Ginger Scallion Noodles

Oh those nights in the various China Towns of the world, eating noodles and congee and salt and pepper tofu, and wonderful silky eggplants. Simple dishes are tasty and elegant, in a way that sometimes we forget. Paring back to basics gives such good dishes.

For this dish you will need a basic Ginger Scallion Sauce (we call them Spring Onions, but it doesn’t sound as good). The sauce is useful in the kitchen and is one of my pastes, purees, powders, stocks and sauces that commonly grace my quiet kitchen bench. It is useful in so many ways – into soups and broths it goes, over rice with some deep fried tofu and shredded vegetables, drizzled onto bok choy with or without noodles, smeared on sandwiches.

Once you have the sauce, all you need for this recipe is some noodles and some veg. That’s it. And variations are endless. Make it as simple or as fussy as you like.

Similar recipes include Glass Noodles and Green Mango Salad.

Browse all of our Noodle dishes, our Dipping Sauces and all of our Asian recipes. Or explore our Early Summer dishes.

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Soba Noodles with Eggplant and Mango

How extraordinary noodles are, and oh! What a variety! Think Japanese noodles, Chinese Noodles, Italian Noodles (pasta), Indian noodles (lots of them using interesting flours), noodles from Eastern Europe, and I guess there are many more around the world. Soba noodles are Japanese, and they make delightful cold dishes as well as hot. In Summer, cold Soba noodle dishes are almost like salads.

It is Ottolenghi day on the blog – one day per month where we publish  recipes we have tried in our project of cooking from Ottolenghi books – currently we are cooking from Plenty More, but not ignoring his other books completely.

Ottolenghi has the occasional noodle dish, and our current focus on his books brought us to this recipe in his book Plenty. It brings together mango and charred eggplant in a way that makes it seem way out there, but is perfectly balanced. It is such a surprising combination of flavours and that makes this a memorable dish from the first bite – sweet from the mango and savoury from the eggplant. It is a beautiful noodle for hot summer nights or for a simple weeknight dinner any night of the year. The leftovers only get better in the refrigerator, so Yotham highly recommends making enough for lunch leftovers.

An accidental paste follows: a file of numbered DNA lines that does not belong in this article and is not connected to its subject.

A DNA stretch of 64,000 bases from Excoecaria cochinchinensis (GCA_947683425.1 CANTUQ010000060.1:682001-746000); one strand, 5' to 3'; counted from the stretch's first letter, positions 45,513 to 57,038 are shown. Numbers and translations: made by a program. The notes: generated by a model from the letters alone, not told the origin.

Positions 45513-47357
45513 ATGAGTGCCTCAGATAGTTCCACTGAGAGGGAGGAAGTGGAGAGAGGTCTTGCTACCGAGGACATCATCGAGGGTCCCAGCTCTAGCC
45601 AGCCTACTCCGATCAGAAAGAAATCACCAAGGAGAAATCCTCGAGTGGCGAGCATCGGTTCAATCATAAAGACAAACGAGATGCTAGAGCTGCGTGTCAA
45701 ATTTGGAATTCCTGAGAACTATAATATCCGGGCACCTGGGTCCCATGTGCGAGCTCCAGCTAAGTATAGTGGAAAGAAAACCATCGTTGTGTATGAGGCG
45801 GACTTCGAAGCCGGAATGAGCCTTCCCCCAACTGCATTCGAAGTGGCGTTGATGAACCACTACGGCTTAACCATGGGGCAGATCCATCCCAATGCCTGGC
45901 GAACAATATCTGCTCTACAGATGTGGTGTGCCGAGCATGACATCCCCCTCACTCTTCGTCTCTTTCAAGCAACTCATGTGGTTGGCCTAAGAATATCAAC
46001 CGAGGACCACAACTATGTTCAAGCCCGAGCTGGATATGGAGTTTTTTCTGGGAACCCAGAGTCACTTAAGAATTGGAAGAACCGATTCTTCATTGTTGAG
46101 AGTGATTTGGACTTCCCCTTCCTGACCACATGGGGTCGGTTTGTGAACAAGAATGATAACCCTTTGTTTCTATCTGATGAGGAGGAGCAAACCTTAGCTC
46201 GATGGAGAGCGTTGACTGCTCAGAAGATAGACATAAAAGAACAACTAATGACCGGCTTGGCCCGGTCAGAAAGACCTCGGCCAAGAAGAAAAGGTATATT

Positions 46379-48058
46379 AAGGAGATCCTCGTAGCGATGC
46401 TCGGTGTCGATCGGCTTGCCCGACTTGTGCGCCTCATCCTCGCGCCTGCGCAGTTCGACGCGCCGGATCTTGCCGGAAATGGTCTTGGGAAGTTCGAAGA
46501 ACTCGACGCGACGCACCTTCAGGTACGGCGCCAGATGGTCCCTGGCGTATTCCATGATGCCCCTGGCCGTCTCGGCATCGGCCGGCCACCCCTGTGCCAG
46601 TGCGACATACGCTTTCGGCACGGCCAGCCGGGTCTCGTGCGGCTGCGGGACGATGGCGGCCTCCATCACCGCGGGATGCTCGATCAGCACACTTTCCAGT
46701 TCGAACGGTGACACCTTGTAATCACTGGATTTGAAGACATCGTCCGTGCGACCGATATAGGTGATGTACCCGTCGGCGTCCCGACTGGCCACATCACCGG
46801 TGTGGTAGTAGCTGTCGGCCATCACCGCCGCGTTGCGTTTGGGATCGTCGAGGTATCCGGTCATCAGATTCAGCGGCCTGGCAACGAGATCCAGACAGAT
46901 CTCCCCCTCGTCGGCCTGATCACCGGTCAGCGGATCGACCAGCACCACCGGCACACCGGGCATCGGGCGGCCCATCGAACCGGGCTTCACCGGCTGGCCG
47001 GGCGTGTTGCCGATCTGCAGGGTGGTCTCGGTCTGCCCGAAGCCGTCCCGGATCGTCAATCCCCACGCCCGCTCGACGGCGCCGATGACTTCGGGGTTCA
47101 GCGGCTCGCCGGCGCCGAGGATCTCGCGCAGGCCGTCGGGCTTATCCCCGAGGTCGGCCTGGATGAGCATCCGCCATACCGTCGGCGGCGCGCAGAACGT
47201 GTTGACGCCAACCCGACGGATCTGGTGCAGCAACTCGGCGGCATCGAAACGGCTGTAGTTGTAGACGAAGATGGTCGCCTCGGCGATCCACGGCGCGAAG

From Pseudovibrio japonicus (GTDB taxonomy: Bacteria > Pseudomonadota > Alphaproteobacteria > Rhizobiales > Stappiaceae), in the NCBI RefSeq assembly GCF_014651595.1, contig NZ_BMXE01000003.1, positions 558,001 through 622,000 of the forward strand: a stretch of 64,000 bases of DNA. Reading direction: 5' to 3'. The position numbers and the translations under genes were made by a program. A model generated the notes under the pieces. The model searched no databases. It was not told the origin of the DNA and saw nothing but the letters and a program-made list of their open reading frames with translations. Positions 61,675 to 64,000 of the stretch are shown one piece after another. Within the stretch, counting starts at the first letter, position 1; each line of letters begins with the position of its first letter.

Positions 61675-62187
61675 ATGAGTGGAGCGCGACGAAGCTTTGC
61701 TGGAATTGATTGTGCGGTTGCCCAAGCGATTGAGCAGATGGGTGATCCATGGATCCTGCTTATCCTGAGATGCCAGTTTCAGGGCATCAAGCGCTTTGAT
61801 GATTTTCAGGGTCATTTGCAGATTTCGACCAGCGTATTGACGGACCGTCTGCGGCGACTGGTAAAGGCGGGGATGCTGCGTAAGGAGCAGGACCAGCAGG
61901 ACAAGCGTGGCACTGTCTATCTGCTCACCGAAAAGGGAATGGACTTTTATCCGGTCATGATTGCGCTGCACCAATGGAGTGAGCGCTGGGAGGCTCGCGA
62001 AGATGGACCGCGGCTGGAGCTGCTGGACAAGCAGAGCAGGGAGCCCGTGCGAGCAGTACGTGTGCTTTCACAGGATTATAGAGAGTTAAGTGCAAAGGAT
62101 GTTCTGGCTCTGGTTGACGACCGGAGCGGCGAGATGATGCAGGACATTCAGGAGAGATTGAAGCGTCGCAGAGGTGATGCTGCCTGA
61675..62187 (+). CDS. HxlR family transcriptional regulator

This recipe calls for a lot of oil in which to fry the eggplant (from 220 – 300 ml in different versions Yotham has printed). But the frying turns the eggplant soft and silky, and almost meaty, if a vegetarian can say that. Follow your heart, but I do recommend frying in the amount of oil that he suggests.

Similar recipes include Glass Noodles with Spinach, and Glass Noodles and Green Mango Salad.

Browse all of our Noodle dishes and all of our Eggplant dishes. Our Ottoleghi recipes from Plenty are here. Or explore our dishes for Late Summer.

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Pasta with Minty Broad Bean Puree and Crispy Garlic Chips

Broad Beans make great purees. You can use young pods, tender beans or dried fava beans, and we have some of those recipes here on the blog. One of the ways that you can use the puree is as a pasta sauce! That is what we are going today.

First we make a puree with broad beans, mint, garlic and pecorino. It is called Salsa Marò or simply Marò, from Liguria in Italy. It is often compared to a pesto, but it does not include nuts. Perhaps it more closely resembles the Nicois pistou which is similar to pesto without nuts.

Marò can be used as a dip or spread. Try the puree on a toasted piece of crunchy bread, perhaps with some soft cheese. But it also works well with pasta, as we do here. Use spaghetti, bucatini or penne – really it will work well with many different pastas, even oricchette.

Similar recipes include Spring Pasta with Broad Beans and Mint, Broad Beans with Crispy Garlic, and Pan Fried Broad Beans with Chilli, Lime and Garlic.

You can browse all of our Broad Bean dishes, all of our Pasta dishes, and our Purees of various forms. See just our Broad Bean Purees. Our Italian dishes are here. Or explore our Mid Spring recipes.

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Noodles with Spring Onions and Edamame

Do you have those times when Spring Onions (scallions, green onions) pile up in the fridge, forgotten? They are generally used in salads or as a garnish for soups and other dishes but rarely shine as a main ingredient. It is time to change that, and Ottolenghi is just the person to provide some inspiration.

This is one of Ottolenghi’s dishes that is a breeze to make, relatively speaking. In our Plenty More project, we’ve been making some of his more complex, time consuming and multi-pot making recipes, so it is a delight to make a dish that is simpler in preparation.

Yes, it is a dish from Plenty More, and is a simple stir fry of Spring Onions and Edamame, mixed with noodles, topped with coriander leaves and sesame seeds and dressed with Sesame oil, rice vinegar and lime juice. Don’t forget the lime – it is critical to this dish.

This is excellent with Steamed Aubergine.

Similar dishes include Ginger Scallion Noodles, Pan Fried Edamame with Chilli, Lime and Salt, Spring Onion Soup, and Glass Noodles and Green Mango Salad.

Browse all of our Noodle recipes and all of our Edamame dishes. Our Ottolenghi dishes are here. Or explore our Late Summer dishes.

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Rocket Salad with Penne Pasta